Feed intake component of fescue toxicosis during short-term exposure to thermoneutral and heat stress conditions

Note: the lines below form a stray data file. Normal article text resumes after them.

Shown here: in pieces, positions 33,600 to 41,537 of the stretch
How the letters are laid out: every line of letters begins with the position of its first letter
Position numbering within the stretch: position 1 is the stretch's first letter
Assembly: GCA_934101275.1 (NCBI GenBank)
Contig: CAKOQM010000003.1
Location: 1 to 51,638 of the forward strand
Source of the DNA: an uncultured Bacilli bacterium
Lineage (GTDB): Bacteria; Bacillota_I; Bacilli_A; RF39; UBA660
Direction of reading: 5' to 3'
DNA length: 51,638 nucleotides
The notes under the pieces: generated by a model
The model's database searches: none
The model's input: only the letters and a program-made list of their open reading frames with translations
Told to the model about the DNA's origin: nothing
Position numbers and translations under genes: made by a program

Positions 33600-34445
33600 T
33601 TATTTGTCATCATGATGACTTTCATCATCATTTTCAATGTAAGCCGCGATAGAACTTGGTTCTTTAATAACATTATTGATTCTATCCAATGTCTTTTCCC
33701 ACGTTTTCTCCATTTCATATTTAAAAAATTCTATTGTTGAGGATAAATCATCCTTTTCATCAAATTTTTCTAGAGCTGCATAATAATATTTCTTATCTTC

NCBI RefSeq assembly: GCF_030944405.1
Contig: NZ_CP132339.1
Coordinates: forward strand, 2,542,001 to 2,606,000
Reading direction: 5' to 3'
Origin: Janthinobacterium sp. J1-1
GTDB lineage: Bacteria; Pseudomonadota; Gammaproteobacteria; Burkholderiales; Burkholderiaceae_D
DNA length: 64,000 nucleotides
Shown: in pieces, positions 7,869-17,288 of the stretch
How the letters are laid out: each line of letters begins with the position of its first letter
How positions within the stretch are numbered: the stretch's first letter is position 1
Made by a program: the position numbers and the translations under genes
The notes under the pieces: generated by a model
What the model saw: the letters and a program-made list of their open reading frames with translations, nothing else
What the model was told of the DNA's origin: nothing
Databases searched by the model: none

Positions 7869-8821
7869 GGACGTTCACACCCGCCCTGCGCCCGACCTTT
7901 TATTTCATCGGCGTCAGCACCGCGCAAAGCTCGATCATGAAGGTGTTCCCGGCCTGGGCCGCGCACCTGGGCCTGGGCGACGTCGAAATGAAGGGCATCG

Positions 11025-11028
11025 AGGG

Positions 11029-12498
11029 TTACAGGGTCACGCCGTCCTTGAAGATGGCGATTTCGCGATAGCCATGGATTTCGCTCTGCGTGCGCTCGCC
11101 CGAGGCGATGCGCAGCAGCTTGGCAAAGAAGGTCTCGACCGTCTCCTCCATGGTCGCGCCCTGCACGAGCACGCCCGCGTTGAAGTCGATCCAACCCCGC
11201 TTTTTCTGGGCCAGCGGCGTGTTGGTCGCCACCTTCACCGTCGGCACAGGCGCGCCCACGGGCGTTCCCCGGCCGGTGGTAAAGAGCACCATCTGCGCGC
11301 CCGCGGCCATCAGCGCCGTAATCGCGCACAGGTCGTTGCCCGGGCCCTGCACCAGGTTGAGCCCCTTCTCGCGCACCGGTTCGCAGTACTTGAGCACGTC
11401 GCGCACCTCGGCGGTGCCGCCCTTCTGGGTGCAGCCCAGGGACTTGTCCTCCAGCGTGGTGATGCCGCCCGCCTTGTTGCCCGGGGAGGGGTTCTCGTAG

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[ACCESS RESTRICTED TO THE UNIVERSITY OF MISSOURI AT AUTHOR'S REQUEST.] Fescue toxicosis is results from intake of tall fescue grass containing a fungal endophyte. It affects most of herbivore species, including rodents. The estimated annual loss due to decreased production and performance is more than $600 million. A large portion of this loss is due to reduced feed intake. The current study used the rat to determine if reduced feed intake contributed to many of the symptoms associated with fescue toxicosis. Animals were tested in both heat stress and non-heat stress environments. Feed intake decreased in rats fed the diet containing endophyte in both environments, with a greater reduction during heat stress. Core body temperature actually decreased slightly in the non-heat stress environment for rats on the endophyte diet. Reduced feed intake alone actually produced a greater reduction in body temperature. During heat stress, the rats fed the endophyte diet shifted its body temperature rhythm to a higher level. This did not occur for rats fed the reduced diet. Serum prolactin level was reduced for all rats fed the endophyte diet below the level for controls and those fed the reduced diet. The present study determined which symptoms associated with fescue toxicosis could be explained by reduced feed intake and which could not be explained using this approach.
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